Owusu was concerned with circumstances in which there was an international element, and not courts internal to the United Kingdom and does not assist with the question of whether the Regulation is engaged in the circumstances of this case. The only potential competition is between the courts of Scotland and England and Wales, and so the claim falls squarely within the example endorsed in Cook v Virgin Media [2015] EWCA Civ 1287 at [25] (i.e. “a matter is demonstrably wholly internal to the United Kingdom […] is not one in which the Regulation is designed to have any role” (per Professor Adrian Briggs QC in Civil Jurisdiction and Judgments (6th Edition) at 2.28). Therefore the judge’s conclusion that there was no reason for the Regulation to be engaged on the facts is correct.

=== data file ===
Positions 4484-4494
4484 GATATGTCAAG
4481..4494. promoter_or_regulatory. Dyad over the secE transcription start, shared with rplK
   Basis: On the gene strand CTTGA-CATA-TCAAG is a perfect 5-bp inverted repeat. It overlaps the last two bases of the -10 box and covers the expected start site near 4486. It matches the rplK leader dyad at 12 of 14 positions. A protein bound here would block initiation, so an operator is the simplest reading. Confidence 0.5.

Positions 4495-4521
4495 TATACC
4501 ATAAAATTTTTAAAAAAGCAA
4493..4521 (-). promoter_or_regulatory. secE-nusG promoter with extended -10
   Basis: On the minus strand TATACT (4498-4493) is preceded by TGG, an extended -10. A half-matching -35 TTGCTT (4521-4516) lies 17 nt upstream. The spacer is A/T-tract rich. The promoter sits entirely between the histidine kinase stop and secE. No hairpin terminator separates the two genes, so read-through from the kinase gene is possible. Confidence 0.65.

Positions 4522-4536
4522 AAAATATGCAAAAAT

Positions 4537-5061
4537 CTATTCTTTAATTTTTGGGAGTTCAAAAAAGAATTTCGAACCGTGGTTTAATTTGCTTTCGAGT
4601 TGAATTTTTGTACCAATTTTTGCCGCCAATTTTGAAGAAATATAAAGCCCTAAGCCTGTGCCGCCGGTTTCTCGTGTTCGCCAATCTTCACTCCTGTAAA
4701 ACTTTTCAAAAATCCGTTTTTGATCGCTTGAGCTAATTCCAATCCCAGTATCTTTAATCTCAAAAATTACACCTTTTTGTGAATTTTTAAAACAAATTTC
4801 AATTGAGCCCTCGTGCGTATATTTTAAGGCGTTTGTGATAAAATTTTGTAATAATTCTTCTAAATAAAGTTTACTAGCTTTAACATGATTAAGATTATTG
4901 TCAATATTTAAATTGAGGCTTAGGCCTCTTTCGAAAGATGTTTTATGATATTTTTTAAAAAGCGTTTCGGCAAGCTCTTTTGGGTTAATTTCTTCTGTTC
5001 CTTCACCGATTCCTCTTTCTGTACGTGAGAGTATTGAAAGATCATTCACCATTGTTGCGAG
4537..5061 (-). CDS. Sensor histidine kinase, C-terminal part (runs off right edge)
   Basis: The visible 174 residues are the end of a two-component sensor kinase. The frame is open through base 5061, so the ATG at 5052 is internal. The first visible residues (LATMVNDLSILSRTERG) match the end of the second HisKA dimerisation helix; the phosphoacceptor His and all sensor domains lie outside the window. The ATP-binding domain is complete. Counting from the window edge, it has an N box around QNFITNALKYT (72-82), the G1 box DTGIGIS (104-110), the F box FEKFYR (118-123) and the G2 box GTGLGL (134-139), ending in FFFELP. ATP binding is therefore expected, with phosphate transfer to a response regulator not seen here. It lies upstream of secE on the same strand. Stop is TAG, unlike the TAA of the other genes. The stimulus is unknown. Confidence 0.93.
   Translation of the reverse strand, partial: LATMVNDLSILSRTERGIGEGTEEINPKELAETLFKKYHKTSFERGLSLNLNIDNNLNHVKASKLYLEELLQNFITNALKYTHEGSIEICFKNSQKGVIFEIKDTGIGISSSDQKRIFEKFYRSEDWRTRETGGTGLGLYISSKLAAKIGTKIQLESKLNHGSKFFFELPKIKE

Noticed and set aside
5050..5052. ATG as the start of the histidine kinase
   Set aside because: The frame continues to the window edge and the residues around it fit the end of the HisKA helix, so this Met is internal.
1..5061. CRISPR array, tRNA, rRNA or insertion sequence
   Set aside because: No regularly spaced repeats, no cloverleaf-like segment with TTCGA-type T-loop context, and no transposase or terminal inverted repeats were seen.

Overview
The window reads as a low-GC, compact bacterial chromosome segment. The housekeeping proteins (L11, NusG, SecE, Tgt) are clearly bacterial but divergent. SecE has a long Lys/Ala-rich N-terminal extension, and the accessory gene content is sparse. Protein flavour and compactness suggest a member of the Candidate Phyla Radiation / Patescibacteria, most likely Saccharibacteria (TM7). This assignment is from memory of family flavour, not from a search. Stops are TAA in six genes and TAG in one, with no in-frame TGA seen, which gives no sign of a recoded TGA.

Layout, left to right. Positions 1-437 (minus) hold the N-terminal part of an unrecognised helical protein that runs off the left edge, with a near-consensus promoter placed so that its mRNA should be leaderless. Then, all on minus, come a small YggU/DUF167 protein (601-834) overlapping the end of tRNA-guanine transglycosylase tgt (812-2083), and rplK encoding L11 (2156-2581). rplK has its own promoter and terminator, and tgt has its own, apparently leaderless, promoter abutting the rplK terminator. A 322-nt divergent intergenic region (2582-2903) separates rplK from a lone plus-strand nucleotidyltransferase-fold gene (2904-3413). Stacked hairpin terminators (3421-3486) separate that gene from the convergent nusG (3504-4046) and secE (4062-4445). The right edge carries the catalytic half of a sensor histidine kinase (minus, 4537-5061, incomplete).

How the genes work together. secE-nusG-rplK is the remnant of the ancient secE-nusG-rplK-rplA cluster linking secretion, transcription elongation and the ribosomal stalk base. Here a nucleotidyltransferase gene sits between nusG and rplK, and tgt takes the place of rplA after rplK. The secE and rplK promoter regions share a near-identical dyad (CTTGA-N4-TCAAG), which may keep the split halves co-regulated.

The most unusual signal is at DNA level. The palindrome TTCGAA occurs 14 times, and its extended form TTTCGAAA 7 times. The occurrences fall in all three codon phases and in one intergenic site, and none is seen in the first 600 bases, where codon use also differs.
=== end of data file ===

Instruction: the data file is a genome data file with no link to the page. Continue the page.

Even if the Regulation had been engaged, Article 4(1) provides that a person domiciled in a Member State must be sued in the courts of the same Member State, and so would be satisfied whether the claim was heard in Scotland or England and Wales as both jurisdictions were in one Member State: the United Kingdom.


2.  The Judge’s exercise of discretion could not be faulted.

Determination of an appropriate forum is preeminently a matter for the trial judge. Lord Mance’s comment in VIB Capital Plc v Nutritek International Corp [2013] UKSC 5 at [69] that an appellate court should refrain from interfering unless satisfied the judge made “a significant error of principle” or “a significant error in the considerations taken or not taken into account” was emphasised. It should not be interfered with in this instance.